Review: This is a beautiful story about the past, about the present. And I love how Jun approaches it all, how he frames the past as meaningful because of where it leads. Not because it was this romantic, wonderful thing. A time less complicated and more noble because it is gone and buried. Rather, the past is worth exploring because it has led to the present, to the joys of modern living, computers and air conditioning and energy drinks. Taken across time, there is a certain narrative, a certain arch. Maybe not towards justice, but certainly towards better tech, more profound possibilities. It also implies a survival, where by looking back on history you do make a path between then and now, one that stretches into future, perhaps uncertainly so but it still does act as this affirmation. We survived. Whatever calamity, whatever disaster, whatever horror of the past, there are still humans living now. The story for me seems to take this approach to the ancient the messy applications to the more recent past. To Jun’s own complex feelings about his past, the ways he was abused and pressured to live a lie for the sake of other people. And having that back there, having this past that’s something buried, is an incredibly difficult and weird and fucked up thing. Something he can’t talk about with most people because of the prejudice and risks involved. Something that he doesn’t have the distance of history to insulate him from. But the takeaway might be similar. That he survived. That for all the pain that still lies buried in his past, that he might slowly be unearthing now...that for all he ran from a situation that very likely might have killed’s all loaded and heavy and wrenching. But that doesn’t mean that it can’t also be a reminder of where he is and the amazing things that he’s done. And it’s just an emotionally rich and resonating story, one that looks at the past and its bones and its ghosts but remains grounded in the present, in the living. And wow, just a phenomenal read!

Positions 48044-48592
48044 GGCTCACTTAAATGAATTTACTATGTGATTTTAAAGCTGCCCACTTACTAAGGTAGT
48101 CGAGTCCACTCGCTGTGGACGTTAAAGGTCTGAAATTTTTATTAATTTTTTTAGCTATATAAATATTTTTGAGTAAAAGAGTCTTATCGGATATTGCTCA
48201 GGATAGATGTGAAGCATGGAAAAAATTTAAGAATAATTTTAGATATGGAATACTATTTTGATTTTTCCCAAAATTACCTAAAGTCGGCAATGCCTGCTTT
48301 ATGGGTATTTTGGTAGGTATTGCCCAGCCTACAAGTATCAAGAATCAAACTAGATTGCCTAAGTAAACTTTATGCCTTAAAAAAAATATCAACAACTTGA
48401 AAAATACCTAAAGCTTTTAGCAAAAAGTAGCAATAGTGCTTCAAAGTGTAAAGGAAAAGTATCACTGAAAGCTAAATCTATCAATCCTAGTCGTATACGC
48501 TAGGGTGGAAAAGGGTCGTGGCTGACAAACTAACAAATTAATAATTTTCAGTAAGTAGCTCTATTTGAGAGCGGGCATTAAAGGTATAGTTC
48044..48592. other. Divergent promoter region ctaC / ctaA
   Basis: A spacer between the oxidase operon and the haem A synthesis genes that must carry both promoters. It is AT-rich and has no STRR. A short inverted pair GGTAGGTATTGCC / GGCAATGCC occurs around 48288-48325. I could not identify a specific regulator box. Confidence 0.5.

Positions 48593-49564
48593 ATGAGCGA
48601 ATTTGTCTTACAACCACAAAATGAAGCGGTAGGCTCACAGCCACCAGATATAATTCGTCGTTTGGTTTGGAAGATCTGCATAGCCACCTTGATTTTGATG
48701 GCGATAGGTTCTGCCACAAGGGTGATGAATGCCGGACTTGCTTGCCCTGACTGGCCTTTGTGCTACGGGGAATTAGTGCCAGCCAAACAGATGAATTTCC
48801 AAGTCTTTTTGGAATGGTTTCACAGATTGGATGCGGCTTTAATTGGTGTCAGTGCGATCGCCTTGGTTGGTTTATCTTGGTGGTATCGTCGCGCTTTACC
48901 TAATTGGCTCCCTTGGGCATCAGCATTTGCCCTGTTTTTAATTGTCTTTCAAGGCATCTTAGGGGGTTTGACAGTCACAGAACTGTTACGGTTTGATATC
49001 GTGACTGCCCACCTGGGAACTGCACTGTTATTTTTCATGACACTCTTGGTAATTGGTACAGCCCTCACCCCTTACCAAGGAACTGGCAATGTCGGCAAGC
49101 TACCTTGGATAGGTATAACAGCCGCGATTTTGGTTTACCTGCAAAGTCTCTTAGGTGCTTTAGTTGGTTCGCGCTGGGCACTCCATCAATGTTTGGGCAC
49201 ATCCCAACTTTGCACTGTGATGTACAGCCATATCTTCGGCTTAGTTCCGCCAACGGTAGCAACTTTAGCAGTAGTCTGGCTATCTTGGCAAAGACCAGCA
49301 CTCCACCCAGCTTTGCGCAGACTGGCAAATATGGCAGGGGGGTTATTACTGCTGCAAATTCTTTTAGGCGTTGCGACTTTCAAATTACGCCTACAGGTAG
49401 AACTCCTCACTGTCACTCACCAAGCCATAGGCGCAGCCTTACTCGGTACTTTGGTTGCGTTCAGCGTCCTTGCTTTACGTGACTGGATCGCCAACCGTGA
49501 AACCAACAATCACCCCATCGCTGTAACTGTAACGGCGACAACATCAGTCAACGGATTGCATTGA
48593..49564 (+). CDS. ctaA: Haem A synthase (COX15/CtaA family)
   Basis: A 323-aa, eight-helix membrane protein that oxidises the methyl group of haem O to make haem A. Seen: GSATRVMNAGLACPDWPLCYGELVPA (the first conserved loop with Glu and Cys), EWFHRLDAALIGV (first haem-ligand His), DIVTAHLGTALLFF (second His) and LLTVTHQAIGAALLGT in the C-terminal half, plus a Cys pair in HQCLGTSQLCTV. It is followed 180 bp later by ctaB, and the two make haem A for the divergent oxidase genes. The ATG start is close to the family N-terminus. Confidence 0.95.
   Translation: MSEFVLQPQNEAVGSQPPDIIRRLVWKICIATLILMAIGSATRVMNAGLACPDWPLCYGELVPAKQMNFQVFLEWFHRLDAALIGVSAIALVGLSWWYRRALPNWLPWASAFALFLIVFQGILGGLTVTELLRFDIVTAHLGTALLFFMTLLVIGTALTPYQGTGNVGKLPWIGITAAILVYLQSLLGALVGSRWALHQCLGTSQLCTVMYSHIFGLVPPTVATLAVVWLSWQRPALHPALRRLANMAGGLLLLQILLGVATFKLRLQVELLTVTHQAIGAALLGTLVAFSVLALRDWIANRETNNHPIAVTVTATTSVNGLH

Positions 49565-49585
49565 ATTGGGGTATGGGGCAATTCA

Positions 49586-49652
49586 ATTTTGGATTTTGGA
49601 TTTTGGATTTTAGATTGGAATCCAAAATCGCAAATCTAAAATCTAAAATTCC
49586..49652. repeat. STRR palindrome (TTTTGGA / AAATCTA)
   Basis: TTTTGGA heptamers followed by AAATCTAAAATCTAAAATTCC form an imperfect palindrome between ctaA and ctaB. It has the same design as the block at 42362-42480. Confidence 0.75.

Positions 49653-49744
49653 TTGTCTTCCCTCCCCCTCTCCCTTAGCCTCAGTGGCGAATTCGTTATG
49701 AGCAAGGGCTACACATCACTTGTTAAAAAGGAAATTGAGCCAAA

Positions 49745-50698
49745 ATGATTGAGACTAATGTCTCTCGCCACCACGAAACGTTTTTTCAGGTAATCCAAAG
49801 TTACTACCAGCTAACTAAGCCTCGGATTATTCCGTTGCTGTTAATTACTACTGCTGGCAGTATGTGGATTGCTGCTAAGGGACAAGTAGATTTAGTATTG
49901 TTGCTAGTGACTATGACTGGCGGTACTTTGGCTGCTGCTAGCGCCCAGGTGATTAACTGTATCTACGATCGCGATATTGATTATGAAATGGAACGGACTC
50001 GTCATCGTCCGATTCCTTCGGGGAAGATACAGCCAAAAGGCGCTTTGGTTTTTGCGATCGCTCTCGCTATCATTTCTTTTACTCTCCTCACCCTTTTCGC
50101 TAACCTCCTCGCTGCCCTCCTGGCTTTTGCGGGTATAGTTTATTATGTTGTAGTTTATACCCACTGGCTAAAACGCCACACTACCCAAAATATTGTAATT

“Fifteen Dogs in a Human Suit” by Paul R. Hardy (4065 words)